Here's to Ralph, Mrs. DeVoto, and Warren

"Your wooden arm you hold outstretched to shake with passers-by."
As many readers of this magazine are well aware, every five years the members of each College class are invited to write something about the state of their lives or the progress of the world, and Harvard publishes the results as a class report. Christopher S. Johnson '64, a contributing editor of this magazine, read his class's fortieth anniversary report straight through, taking pleasure from its miscellany of revelation, and commended to Primus the following from Walter Harp of Cambridge, a professor at Berklee College of Music in Boston. Harp devoted his essay to belated thanks "to two people who played important roles in my undergraduate life. I knew each of them very slightly, and I chose then to think that each of them mattered not at all. Now I know better.

"One was a tutor at Lowell House. 'Ralph' was gay (or, as we sneered, queer, a faggot) and he was proud -- or at least he seemed to take pleasure in open displays of caring towards other men. (On the advice of Harvard attorneys, the editors of this book said I couldn't use his real name.) Ralph was an object of withering scorn in my small group of fiercely heterosexual friends, and he was a source of some embarrassment to me, because he liked me. He would choose to dine at our table (next to me), talk with me about literature, invite me to readings that he had organized. Most of the time I ignored these overtures, just as I would pointedly move my chair away from him or scowl at his approach. But his smile never faded, and I did accept one invitation: a special reading by Marianne Moore in the Senior Common Room in November 1962. What a treat to hear this grand old woman in the prime of her later years! A week afterwards, Ralph handed me a package at dinner: a 9-by-12 framed photo of Marianne, with me in the background. I remember blushing mightily at the gift and making some excuse for a hasty departure. Later we all joked about how Ralph must really have the hots for me. The photo is in my study today; Ralph's name is not on the back -- just 'Marianne Moore. Lowell House. November 1962.'

"The second thank-you is to Mrs. DeVoto, secretary to the English department. I wrote my thesis on 'Loss of Innocence in the Novels of E.M. Forster.' On the day we were to pick up our copies of the graded theses, complete with anonymous comments from 'senior' and 'junior' readers, I approached Mrs. DeVoto with some nervousness, and she smiled as she handed me the binder. I flipped immediately to the typed comment sheet, on which Senior spoke with disdain and intense sarcasm about the 'marvelous self-assurance' I had displayed in churning out a work of such little merit; the junior reader was, interestingly, enthusiastic and recommended a summa. But that didn't count for me. I was blinded by my need for approval from those in power, those I had been taught should really 'matter' in my world.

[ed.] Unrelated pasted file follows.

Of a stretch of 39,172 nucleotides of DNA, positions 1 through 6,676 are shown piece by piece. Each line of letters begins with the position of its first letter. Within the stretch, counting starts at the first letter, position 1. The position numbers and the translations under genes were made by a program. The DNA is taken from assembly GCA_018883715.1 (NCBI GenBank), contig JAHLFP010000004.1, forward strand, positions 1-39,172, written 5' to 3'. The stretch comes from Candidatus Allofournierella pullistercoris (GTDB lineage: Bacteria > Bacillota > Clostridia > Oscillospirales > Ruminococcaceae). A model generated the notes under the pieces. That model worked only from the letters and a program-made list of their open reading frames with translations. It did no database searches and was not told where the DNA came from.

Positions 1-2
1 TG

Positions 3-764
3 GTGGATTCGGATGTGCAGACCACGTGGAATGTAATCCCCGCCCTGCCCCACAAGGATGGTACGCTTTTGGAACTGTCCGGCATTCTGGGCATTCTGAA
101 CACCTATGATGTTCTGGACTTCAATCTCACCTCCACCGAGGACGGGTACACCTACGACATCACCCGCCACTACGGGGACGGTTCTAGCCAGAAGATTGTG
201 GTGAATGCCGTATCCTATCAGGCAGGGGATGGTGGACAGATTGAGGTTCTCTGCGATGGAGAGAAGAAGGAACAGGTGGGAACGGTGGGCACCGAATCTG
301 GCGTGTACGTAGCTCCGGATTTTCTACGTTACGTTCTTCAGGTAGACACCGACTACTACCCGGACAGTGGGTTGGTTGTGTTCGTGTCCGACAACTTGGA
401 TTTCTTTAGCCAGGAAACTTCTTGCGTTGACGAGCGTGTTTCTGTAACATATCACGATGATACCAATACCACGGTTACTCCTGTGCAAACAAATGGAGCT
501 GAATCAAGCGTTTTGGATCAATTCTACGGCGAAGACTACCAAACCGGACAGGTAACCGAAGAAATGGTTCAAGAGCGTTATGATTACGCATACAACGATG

"I was so stricken by Senior's condemnation that I barely heard Mrs. DeVoto's soft words: 'I thought it was wonderful. Might I have a copy?' 'What? Oh...sure, yeah, I'll get one for you.' I never bothered. In fact, for a good while thereafter I interpreted her request as yet another reminder of my own status as a second-rate academic: Only the junior reader and the department secretary (for God's sake) thought I was any good.

"Looking back after 40 years, I want to thank 'Ralph' and Mrs. Avis DeVoto for caring about me as a person -- for listening, appreciating -- even as I cared not at all about them in their full humanity. I write this in the hope that such lapses in understanding will perhaps diminish, as we learn to accept and celebrate one another, regardless of social position."


We basked in the comments of Cynthia Johnson MacKay, an eye surgeon from Brooklyn, in that fortieth anniversary report. Her communication to classmates went as follows: "My husband of thirty-nine-and-a-half years, Malcolm MacKay (Princeton '63) told me in June 2003 that he was leaving me to marry his mistress of two years. Two months later, I read a personal ad in Harvard Magazine written by Warren Keegan (M.B.A. '61, D.B.A. '67) and called him up. He was my first date in forty-one years. We have been an item ever since, and I am the happiest I have ever been in my whole life. I recommend: 1. Harvard boyfriends; 2. Harvard Magazine; 3. Love in your sixties."

~Primus V


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